12. Heat, Energy, and Chemical        Bonds   Previous PageNext Page
       Bond Energies

We began this chapter with a mention of making and breaking of bonds, but quickly began talking as if heats of reactions were nothing more than experimentally observable numbers, to be manipulated in whatever way was useful. Where do these heats come from? We can come a long way toward understanding chemical reactions by thinking of heats of reactions solely in terms of individual bond energies in molecules.

The water molecule, H-O-H, has two O-H bonds. How much energy is required to tear these bonds apart and form isolated H and O atoms? This process is represented diagrammatically in the picture story below. We can make an experimental measurement of the standard heat of the reaction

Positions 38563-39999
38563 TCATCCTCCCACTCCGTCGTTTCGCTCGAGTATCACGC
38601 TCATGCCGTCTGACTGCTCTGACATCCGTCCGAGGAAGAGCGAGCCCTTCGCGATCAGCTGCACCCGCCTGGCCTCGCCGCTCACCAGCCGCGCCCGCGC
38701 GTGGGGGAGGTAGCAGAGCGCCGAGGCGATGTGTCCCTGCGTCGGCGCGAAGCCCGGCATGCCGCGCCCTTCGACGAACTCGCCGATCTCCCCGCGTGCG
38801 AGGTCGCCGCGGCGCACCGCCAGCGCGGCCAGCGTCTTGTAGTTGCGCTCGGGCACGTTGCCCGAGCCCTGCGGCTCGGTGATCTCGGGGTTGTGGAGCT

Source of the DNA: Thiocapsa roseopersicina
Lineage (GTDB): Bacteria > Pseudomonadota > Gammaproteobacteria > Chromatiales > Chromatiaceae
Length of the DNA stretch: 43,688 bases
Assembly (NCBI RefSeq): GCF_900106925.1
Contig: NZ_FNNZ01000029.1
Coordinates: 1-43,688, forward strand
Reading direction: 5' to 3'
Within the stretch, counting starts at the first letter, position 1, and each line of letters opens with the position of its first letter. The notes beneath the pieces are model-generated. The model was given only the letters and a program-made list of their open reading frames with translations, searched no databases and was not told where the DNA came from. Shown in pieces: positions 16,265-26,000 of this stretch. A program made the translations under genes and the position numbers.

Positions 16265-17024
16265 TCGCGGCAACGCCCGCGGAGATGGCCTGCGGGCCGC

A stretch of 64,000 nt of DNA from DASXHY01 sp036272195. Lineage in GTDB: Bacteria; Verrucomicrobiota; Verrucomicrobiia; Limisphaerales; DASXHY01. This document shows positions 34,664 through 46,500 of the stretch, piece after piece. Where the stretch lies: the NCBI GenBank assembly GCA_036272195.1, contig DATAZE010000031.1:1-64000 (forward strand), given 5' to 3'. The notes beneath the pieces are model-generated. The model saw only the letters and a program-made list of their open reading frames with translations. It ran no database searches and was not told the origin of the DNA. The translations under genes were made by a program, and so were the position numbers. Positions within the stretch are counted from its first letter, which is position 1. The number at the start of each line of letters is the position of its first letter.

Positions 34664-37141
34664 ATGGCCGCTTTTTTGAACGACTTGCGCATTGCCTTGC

H2O(g) « H2(g) + ŻO2(g)   DH = +57.8 kcal mole-1 H2O

This is not precisely what we were after, however. After the water molecule is pulled into H and O atoms, the situation is complicated by the formation of H-H and O=O bonds.

<img src="images/bond_table_2.jpg" width="422" height="432">
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